posted on Tue 25 Jun 2013 5:25 PM
Briefing and Consultations on the Sahel

Tomorrow afternoon (26 June) the Security Council expects to be briefed by the Special Envoy of the Secretary-General for the Sahel, Romano Prodi, on the 14 June report of the Secretary-General on the situation in the Sahel region and the UN integrated Sahel strategy attached (S/2013/354). No outcome is expected following the meeting, although Morocco and other Council members have expressed interest in working on a draft presidential statement welcoming the integrated Sahel strategy for possible adoption in July.

The briefing on the Sahel strategy comes eleven months after the adoption, on 5 July 2012, of resolution 2056 in which the Council asked the Secretary-General to develop and implement, in consultation with regional organisations, a UN integrated strategy for the Sahel region encompassing security, governance, development, human rights and humanitarian issues. (The Sahel strategy itself was circulated to Council members on 14 June.)

Prodi was appointed as Special Envoy on 9 October 2012, and, in light of the events in the Sahel and the regional impact of the crisis in Mali, Council members stressed in December 2012 the need for a “coherent, comprehensive and coordinated approach by all UN entities involved in the Sahel region and their cooperation with one another with a view of maximizing synergies” (S/PRST/2012/26). The deadlines for the submission of the strategy to the Council were extended several times. The last time a deferral was requested by the Secretariat was during consultations on the May Programme of Work on 2 May. When Under Secretary-General for Political Affairs, Jeffrey Feltman, requested deferring the submission of the report to 14 June, France, Luxembourg and Morocco asked the Secretariat to speed up the process as much as possible and to keep the agenda item as a footnote to the May Programme of Work.

Now that the strategy has been finalised and they have had a chance to study it, Council members will have a chance to get greater clarification on a number of areas during the consultations following the briefing. One element they might be interested in getting more detail about is the two proposals that constitute the Sahel-owned Development Plan. These include a coordination platform focusing on regional infrastructure priorities (related to water management, telecommunications, education and other areas) and a fund to match identified infrastructure needs with available resources. Council members might want to know more about how this Development Plan will interact with already existing cooperation structures, trust funds and other multilateral arrangements. Also, Council members might be interested in how the coordination platform for infrastructure needs (‘hardware’) will interact with other needs presented in the strategy that involve capacity building and knowledge sharing (‘software’).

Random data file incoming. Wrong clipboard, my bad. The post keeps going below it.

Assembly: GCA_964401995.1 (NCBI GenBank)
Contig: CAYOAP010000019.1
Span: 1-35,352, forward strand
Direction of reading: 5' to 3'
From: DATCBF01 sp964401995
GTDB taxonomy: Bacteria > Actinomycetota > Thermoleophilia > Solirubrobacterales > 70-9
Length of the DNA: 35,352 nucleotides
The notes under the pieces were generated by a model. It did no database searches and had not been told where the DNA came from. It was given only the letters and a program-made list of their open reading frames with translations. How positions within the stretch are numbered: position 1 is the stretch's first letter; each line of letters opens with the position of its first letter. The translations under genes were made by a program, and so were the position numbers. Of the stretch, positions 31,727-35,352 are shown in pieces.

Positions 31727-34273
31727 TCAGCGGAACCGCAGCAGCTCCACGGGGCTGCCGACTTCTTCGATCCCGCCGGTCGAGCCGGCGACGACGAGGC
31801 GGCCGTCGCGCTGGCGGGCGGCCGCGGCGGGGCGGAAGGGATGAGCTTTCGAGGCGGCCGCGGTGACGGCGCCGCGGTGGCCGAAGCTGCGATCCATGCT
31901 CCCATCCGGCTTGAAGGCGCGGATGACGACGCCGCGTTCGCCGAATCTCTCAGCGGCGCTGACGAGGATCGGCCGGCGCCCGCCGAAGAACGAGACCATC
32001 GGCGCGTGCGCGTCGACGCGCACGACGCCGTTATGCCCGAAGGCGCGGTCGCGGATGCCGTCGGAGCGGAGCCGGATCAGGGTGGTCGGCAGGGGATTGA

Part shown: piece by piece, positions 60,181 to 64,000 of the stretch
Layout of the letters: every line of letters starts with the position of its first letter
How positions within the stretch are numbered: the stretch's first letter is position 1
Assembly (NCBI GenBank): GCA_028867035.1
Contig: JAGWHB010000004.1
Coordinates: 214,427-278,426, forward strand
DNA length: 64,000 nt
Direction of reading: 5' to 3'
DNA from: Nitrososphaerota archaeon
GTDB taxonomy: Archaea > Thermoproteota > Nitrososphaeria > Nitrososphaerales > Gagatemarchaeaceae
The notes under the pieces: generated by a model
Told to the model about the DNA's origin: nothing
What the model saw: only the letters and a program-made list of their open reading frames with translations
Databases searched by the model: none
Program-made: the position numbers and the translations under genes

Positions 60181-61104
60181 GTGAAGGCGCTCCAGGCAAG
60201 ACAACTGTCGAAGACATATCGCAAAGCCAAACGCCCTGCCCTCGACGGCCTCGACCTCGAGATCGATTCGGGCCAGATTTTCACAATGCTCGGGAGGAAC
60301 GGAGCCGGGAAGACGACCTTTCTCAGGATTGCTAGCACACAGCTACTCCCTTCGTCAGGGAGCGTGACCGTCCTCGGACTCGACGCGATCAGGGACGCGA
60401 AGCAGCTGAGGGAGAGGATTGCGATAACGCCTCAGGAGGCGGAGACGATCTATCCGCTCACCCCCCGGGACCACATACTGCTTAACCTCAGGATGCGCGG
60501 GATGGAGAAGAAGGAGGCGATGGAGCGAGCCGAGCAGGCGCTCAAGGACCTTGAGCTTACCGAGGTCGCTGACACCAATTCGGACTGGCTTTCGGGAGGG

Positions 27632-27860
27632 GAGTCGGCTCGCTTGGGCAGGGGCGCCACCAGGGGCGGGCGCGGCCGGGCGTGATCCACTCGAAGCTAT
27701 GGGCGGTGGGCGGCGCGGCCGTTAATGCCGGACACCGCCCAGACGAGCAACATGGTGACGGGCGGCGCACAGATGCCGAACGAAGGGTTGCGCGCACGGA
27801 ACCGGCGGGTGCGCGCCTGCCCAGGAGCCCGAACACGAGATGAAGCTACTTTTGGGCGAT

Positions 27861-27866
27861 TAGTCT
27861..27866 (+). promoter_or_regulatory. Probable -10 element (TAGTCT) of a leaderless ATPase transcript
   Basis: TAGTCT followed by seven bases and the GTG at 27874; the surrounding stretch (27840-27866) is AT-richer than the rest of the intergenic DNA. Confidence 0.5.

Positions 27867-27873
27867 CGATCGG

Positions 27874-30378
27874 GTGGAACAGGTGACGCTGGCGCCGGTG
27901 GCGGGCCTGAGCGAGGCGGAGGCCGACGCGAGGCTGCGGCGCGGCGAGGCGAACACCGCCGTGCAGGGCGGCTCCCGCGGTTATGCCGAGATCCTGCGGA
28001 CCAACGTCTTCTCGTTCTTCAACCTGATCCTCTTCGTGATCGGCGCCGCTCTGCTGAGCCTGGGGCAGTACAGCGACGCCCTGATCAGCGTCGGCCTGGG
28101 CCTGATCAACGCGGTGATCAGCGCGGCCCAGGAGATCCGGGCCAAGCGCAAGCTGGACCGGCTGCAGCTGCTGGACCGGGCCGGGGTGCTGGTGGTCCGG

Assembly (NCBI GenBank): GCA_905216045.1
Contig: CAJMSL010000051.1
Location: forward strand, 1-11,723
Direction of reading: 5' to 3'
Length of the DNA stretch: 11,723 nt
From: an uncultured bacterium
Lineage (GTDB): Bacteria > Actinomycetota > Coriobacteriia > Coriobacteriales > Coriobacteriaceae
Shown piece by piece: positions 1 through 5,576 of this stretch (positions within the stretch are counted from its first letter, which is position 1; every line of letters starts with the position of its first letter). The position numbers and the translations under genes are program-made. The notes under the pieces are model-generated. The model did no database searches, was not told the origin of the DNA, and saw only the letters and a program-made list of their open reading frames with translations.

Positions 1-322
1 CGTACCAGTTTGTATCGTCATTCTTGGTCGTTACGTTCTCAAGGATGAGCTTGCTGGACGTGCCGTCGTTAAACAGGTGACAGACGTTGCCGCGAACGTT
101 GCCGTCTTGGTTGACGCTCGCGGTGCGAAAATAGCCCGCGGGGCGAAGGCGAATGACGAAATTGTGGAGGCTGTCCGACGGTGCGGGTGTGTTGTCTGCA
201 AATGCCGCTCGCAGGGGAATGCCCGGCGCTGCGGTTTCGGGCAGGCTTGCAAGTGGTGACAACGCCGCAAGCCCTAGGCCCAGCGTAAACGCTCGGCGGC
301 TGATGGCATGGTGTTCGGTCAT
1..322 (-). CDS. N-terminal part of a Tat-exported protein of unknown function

Council members may also want to know more about how the consultation process on the strategy was conducted, both within the UN and with other stakeholders. As the strategy will be implemented by the same institutions that put it together, Council members might want to hear about what could be done to ensure the efficiency of the implementation process.

Along the same lines, there may be interest among Council members in knowing how the UN is planning to streamline its action in the Sahel. As the ad hoc mechanisms put in place by the UN in a reactive manner are combined through a more coherent approach, Council members might want to know how the current institutional framework is going to be affected by this new division of labour.

Finally, although the UN integrated strategy includes a set of actions to tackle the three strategic goals (inclusive governance, capacity building to address cross-border threats and resilience), Council members might request further detail on how these actions can be transformed into programmes and projects with clear priorities that form the basis of an overall action plan, and what role the Council might play in the oversight of this plan.

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